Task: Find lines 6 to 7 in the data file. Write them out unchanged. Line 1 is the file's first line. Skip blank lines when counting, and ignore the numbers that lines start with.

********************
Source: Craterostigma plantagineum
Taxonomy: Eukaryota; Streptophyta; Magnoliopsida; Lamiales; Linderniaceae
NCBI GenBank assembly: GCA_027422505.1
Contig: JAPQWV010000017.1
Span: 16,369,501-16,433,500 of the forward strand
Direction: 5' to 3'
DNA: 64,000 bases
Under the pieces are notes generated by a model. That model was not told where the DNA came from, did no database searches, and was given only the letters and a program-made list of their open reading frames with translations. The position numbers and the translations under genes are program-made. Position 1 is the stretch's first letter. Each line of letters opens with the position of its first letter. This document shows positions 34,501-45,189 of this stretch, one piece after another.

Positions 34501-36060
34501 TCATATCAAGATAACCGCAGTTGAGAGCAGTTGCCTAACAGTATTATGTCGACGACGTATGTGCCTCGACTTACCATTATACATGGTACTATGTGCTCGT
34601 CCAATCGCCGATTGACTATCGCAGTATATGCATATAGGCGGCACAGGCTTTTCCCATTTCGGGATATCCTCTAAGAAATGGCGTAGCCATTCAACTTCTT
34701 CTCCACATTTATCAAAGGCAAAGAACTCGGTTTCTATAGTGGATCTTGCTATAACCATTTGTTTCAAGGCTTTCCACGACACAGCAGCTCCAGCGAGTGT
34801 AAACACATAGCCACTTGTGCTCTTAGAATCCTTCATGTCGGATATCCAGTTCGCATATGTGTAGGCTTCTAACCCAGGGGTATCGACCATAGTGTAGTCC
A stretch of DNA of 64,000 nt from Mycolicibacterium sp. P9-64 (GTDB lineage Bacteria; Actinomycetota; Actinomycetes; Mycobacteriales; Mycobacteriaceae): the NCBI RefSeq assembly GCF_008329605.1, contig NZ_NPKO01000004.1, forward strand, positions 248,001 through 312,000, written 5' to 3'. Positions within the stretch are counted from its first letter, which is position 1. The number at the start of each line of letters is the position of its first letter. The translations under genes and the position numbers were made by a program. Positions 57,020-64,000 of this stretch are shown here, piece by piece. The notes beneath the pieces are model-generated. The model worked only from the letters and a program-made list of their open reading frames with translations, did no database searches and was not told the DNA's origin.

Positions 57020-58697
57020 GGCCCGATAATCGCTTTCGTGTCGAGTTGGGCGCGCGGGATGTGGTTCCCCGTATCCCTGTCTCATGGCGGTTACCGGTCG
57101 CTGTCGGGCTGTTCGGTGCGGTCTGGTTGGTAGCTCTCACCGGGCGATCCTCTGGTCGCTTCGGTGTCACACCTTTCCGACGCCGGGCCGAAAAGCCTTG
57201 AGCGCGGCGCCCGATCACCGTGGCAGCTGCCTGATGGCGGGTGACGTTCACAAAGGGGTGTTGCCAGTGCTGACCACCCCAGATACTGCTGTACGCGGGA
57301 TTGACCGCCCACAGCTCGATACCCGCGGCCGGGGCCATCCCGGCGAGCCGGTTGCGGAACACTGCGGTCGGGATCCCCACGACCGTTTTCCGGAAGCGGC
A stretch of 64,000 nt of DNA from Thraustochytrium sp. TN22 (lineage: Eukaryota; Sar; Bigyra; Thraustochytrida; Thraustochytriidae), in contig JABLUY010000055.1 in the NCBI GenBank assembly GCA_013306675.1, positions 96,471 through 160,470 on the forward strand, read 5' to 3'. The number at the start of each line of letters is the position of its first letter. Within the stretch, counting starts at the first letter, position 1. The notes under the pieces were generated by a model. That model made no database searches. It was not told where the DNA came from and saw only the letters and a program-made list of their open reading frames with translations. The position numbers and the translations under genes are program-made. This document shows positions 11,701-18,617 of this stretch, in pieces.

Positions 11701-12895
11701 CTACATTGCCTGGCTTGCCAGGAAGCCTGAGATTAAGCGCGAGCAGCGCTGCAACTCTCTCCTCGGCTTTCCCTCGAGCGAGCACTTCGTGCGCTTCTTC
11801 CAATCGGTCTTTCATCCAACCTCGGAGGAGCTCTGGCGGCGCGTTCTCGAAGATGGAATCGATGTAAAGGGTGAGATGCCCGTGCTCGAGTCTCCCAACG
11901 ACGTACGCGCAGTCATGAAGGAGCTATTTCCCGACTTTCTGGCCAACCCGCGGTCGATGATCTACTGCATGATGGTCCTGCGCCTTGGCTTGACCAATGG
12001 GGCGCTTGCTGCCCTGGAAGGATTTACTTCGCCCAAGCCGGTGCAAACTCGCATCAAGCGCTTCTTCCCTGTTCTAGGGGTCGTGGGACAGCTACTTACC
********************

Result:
Direction: 5' to 3'
DNA: 64,000 bases